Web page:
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eISSN: 1643-3750

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Clinical Outcome of Sodium Hyaluronate Injection into the Superior and Inferior Joint Space for Osteoarthritis of the Temporomandibular Joint Evaluated by Cone-Beam Computed Tomography: A Retrospective Study of 51 Patients and 56 Joints

Haibin Sun, Yi Su, Ning Song, Chunjie Li, Zongdao Shi, Longjiang Li

(Department of Head and Neck Oncology, State Key Laboratory of Oral Diseases, National Clinical Research Center for Oral Diseases, West China Hospital of Stomatology, Sichuan University, Chengdu, Sichuan, China (mainland))

Med Sci Monit 2018; 24:5793-5801

DOI: 10.12659/MSM.908821


BACKGROUND: The aim of this study was to determine the clinical effects of sodium hyaluronate injection into the superior and inferior joint space for osteoarthritis of the temporomandibular joint (TMJ) and to evaluate the joint changes using cone-beam computed tomography (CBCT).
MATERIAL AND METHODS: A retrospective observational clinical study included 51 patients and 56 TMJs, with a diagnosis of osteoarthritis. All patients received sodium hyaluronate injections into the superior and inferior TMJ joint spaces (articular cavities). At baseline and post-treatment the condylar bony changes were evaluated by CBCT. To evaluate TMJ function, maximum mouth opening (MMO), and Helkimo’s index was used, which included an anamnestic index (Ai) and a clinical dysfunction index (Di). Patients were divided into short-term (one year) follow-up groups.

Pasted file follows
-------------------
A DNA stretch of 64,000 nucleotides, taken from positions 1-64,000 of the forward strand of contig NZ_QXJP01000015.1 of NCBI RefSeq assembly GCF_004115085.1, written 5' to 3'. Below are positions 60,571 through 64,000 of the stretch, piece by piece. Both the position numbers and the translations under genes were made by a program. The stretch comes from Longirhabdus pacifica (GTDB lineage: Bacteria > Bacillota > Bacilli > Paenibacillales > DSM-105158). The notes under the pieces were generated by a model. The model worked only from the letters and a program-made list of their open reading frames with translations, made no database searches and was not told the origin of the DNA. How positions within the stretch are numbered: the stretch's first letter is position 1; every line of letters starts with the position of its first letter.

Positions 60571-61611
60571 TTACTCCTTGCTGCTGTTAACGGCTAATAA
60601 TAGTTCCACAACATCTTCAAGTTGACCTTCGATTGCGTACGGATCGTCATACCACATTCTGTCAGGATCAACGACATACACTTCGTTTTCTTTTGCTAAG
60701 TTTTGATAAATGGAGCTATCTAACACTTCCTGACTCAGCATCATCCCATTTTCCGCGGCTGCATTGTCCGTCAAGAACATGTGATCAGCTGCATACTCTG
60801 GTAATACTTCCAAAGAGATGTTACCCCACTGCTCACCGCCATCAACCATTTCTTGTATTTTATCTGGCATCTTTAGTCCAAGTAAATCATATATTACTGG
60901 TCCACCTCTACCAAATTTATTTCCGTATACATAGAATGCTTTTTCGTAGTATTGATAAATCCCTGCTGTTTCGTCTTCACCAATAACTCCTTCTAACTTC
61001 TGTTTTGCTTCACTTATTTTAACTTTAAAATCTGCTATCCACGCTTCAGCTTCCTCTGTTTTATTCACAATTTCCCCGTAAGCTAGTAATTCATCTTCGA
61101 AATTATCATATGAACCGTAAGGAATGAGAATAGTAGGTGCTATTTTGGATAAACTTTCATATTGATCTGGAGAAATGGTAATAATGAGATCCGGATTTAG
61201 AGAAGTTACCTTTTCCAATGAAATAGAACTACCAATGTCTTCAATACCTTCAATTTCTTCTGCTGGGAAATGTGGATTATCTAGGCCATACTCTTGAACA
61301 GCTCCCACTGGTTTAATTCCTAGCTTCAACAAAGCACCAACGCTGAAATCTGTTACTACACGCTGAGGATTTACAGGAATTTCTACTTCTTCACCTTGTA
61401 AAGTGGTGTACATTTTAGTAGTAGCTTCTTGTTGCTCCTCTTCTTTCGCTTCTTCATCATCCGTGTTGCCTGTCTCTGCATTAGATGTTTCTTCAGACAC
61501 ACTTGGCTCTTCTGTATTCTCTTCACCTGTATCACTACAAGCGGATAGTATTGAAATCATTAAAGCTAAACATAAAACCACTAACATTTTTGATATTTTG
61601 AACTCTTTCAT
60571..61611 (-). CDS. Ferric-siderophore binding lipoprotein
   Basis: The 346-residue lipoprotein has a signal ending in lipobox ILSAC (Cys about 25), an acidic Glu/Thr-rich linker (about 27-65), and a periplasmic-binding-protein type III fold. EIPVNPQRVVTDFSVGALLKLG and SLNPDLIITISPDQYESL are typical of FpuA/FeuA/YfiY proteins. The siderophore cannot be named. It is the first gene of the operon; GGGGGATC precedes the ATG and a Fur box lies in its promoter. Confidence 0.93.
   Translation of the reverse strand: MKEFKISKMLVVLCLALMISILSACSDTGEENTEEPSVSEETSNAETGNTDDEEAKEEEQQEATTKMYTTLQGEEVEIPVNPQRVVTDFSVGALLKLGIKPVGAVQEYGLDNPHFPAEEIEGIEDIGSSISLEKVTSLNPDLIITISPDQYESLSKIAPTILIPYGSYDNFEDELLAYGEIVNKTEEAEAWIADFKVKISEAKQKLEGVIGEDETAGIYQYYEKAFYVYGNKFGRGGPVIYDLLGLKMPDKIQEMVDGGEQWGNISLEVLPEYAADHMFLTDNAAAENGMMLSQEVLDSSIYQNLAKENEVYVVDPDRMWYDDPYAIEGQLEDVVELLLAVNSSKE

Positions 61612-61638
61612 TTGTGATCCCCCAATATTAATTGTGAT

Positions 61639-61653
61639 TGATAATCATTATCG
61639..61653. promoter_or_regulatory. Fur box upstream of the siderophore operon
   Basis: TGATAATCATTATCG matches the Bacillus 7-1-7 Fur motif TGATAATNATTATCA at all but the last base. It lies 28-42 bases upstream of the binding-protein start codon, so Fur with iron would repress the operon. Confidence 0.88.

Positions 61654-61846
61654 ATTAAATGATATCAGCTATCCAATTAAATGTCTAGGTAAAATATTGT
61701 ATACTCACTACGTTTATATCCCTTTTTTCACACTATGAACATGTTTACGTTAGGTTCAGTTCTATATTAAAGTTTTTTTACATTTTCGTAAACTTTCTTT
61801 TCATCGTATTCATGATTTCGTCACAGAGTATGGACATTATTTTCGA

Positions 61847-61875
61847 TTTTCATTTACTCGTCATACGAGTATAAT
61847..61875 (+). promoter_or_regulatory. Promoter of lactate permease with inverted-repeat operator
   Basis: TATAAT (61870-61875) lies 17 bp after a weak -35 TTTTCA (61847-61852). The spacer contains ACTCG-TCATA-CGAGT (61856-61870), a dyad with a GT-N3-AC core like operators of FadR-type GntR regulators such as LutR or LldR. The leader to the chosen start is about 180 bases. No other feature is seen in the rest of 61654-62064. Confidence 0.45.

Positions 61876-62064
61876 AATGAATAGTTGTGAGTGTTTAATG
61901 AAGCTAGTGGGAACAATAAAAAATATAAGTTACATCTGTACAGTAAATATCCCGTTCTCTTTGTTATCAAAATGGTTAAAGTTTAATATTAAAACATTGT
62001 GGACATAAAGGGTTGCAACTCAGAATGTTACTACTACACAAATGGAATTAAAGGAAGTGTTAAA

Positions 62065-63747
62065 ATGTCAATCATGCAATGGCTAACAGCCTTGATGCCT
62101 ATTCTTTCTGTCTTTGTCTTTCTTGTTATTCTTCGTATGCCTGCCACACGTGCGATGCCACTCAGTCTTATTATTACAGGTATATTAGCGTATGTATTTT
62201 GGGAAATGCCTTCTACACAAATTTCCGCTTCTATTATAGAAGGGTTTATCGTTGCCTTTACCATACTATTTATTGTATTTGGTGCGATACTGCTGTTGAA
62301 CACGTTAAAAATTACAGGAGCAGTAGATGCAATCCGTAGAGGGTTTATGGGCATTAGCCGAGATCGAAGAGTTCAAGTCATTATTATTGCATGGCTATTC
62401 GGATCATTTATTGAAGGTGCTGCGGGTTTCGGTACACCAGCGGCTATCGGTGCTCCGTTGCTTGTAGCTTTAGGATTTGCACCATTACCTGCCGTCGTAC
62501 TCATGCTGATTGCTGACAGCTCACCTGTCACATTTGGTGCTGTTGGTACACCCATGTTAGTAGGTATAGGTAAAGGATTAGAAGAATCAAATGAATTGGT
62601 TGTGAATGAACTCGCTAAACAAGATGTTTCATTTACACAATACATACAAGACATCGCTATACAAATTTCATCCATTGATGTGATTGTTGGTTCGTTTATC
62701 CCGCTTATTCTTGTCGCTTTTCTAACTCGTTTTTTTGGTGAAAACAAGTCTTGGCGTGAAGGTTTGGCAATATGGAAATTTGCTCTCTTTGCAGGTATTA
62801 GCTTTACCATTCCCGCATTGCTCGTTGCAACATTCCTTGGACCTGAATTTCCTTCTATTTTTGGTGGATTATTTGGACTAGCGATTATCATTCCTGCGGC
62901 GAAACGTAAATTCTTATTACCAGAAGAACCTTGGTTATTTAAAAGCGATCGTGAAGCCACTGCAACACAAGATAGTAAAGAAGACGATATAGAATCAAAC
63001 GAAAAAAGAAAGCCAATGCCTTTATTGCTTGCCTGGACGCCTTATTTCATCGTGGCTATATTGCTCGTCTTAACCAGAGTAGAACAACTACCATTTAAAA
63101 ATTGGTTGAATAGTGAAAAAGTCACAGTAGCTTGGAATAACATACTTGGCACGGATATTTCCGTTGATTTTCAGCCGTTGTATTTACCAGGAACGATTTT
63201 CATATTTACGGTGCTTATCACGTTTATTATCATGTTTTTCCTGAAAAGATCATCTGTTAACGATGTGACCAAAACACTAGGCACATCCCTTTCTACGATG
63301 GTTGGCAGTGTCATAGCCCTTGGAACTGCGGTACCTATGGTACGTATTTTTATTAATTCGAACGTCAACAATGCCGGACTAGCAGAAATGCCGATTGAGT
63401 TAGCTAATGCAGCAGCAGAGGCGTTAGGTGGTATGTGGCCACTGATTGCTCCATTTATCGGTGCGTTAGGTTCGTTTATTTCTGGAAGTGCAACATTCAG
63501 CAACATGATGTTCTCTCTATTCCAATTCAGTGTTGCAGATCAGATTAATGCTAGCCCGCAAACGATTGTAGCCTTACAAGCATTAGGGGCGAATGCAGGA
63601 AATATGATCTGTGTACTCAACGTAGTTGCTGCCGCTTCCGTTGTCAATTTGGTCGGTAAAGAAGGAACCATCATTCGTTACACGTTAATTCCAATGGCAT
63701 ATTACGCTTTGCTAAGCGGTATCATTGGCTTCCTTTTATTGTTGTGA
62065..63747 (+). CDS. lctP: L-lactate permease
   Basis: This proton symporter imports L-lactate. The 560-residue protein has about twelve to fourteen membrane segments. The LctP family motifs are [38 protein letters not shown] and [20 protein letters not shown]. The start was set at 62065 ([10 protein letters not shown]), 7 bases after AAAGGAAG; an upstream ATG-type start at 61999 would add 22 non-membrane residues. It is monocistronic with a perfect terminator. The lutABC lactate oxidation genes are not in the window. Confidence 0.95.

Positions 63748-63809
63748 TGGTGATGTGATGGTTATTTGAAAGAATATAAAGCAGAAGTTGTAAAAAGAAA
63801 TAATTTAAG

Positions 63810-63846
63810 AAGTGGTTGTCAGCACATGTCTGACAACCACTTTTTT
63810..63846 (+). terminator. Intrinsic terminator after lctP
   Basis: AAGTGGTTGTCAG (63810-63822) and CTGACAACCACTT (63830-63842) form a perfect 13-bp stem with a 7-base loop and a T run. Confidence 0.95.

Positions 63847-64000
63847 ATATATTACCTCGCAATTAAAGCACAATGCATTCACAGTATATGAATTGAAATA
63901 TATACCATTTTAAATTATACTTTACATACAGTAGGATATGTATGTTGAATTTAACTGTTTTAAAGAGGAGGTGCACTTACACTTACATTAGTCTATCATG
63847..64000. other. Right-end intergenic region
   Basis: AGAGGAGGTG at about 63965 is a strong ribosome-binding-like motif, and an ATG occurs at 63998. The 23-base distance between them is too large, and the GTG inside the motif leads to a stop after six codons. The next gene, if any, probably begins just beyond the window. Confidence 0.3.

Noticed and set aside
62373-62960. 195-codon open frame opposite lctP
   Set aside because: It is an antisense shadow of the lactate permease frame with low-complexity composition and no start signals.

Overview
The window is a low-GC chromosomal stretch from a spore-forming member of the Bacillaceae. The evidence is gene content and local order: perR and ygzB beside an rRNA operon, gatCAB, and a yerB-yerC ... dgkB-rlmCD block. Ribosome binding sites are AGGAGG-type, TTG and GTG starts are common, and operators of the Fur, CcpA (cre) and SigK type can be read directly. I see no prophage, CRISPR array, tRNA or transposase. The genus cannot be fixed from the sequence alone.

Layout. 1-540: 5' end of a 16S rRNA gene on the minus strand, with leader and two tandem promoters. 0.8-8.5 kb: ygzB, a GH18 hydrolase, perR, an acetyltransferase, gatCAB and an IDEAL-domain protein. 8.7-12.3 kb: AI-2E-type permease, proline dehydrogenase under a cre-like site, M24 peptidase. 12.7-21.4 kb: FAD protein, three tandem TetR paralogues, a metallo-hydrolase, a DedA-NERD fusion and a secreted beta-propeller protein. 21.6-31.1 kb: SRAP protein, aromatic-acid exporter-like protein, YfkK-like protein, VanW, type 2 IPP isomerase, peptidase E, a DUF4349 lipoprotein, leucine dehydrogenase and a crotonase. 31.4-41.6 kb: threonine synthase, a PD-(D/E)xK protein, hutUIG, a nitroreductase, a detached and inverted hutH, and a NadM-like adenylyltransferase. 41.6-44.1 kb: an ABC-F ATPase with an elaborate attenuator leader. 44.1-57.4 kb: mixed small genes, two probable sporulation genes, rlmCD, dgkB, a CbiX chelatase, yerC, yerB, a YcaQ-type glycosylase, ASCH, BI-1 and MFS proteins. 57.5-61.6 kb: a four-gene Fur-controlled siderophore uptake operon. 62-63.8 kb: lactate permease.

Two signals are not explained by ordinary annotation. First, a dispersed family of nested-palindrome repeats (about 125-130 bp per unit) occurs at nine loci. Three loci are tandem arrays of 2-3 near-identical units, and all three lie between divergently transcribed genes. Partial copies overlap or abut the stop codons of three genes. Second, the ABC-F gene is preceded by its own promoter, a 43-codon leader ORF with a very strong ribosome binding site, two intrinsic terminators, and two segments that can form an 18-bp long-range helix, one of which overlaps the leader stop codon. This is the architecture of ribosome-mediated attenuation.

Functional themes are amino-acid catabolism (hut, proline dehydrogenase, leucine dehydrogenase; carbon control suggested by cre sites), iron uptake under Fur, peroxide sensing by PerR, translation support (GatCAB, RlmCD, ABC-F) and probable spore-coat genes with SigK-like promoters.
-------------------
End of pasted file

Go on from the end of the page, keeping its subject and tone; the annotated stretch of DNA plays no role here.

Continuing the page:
RESULTS: In both patient follow-up groups, sodium hyaluronate injection of the superior and inferior TMJ space significantly improved MMO, the Ai, and the Di (P<0.05). There were no significant differences between the two groups in condylar bony changes of the TMJ seen by CBCT (sclerosis, erosion, hyperplasia, and flattening) (P>0.05). CBCT showed a good predictive ability on post-treatment symptom relief following sodium hyaluronate injection into the superior and inferior TMJ space in patients with osteoarthritis of the TMJ (P=0.024).
CONCLUSIONS: The findings of this clinical and CBCT imaging study showed that sodium hyaluronate injection into the superior and inferior TMJ space in patients with osteoarthritis improved clinical symptoms, but did not control the progression of osteoarthritic joint destruction.

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